Every man also to whom God has given riches and wealth, and has given him power to eat thereof, and to take his portion, and to rejoice in his labor; this is the gift of God.
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EXPOSITORY (ENGLISH BIBLE)Ecclesiastes 5:19-20. Every man also, &c. — “And whosoever he be whom God hath blessed, not only with plenty of worldly goods, but also with such a noble and generous mind that he is not their slave, but truly master of them,” (so the Hebrew, השׂלישׂוsignifies,) “being able to enjoy them innocently, and that with cheerfulness, and to delight in doing good to others with them; let him be very thankful to Almighty God for so great a happiness, and acknowledge it to be a singular gift of his bounty.” For be shall not much remember the days of his life — “For he that is thus highly favoured by God, will not think life tedious or irksome; but, forgetting his past toils, and taking no” anxious “care for the future, will spend his time most comfortably; because God hath given him his hearths desire, in that inward tranquillity of mind, or, rather, joy and gladness of heart, wherewith God hath compensated all his pains, and testified his extraordinary kindness to him.” — Bishop Patrick. See notes on Ecclesiastes 2:24; and Ecclesiastes 3:12-13. Deuteronomy 12:7, Deuteronomy 12:18.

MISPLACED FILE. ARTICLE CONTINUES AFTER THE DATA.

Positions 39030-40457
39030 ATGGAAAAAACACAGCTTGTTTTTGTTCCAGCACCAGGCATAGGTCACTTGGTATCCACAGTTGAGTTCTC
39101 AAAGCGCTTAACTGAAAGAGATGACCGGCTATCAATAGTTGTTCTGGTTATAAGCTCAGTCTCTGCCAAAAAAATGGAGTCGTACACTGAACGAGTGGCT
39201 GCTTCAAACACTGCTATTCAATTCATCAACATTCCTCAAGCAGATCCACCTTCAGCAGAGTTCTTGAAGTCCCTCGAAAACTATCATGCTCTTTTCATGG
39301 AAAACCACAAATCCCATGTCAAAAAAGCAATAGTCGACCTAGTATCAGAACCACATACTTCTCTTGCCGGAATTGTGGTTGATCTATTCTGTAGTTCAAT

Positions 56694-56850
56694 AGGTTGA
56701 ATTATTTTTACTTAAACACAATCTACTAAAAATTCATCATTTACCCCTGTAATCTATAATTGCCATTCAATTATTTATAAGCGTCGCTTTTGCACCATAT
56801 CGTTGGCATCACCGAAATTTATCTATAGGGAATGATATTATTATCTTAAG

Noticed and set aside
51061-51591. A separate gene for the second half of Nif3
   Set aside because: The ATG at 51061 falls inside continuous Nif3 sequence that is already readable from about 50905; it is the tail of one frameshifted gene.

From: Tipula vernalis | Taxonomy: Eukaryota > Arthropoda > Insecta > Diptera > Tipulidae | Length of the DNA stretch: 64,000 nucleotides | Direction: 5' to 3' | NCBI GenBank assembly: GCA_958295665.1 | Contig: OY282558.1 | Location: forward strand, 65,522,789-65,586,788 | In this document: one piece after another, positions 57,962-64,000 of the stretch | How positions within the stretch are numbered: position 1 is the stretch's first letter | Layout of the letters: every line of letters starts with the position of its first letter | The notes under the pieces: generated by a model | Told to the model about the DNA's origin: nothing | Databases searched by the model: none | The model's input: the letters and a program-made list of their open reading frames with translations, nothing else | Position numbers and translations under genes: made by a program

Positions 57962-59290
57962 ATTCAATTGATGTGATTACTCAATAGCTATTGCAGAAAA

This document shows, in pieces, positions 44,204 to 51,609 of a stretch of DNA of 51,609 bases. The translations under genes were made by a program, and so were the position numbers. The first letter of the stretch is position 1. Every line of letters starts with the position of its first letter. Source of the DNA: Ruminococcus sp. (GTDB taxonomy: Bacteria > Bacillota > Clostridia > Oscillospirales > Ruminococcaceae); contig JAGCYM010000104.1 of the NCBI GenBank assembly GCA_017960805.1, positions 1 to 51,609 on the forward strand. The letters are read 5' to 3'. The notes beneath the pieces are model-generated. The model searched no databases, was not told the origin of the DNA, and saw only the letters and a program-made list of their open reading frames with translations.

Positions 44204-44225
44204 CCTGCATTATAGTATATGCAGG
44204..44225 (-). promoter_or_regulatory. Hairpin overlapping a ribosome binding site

to take his portion—limits him to the lawful use of wealth, not keeping back from God His portion while enjoying his own.Hath given him power, Heb. hath given him the dominion; who is the lord and master of his estate, not a slave to it. Of this and the former verse, See Poole "Ecclesiastes 2:24"; See Poole "Ecclesiastes 3:12", See Poole "Ecclesiastes 3:13". To take his portion to his own use, to use what God hath given him.
and hath given him power; or, "caused him to have dominion" (r), over his wealth and riches, and not be a slave to them, as many are: but to have so much command of them and of himself, as
to eat thereof; comfortably enjoy them; and dispose of them to his own good, the good of others, and the glory of God. It follows,
and to take his portion; which God hath allotted him; to take it thankfully, and use it freely and comfortably;
and to rejoice in his labour; in the things he has been labouring for, in a cheerful use of them; blessing God for them, and taking the comfort of them;
this is the gift of God; to have such power over his substance, and not be a slave to it, and to enjoy the fruits of his labour, in a cheerful and comfortable manner; this is as much the gift of God as riches themselves (s).
(r) "eumque dominari eum fecerit", Tigurine version; "imperare fecit eum", Gejerus; "dominari eum fecerit", Rambachius. (s) "Di tibi divitias dederunt, artemque fruendi", Horat. Ep. l. 1. Ep. 4. v. 7.Every man also to whom God hath given riches and wealth, and hath given him power to eat thereof, and to take his portion, and to rejoice in his labour; this is the gift of God.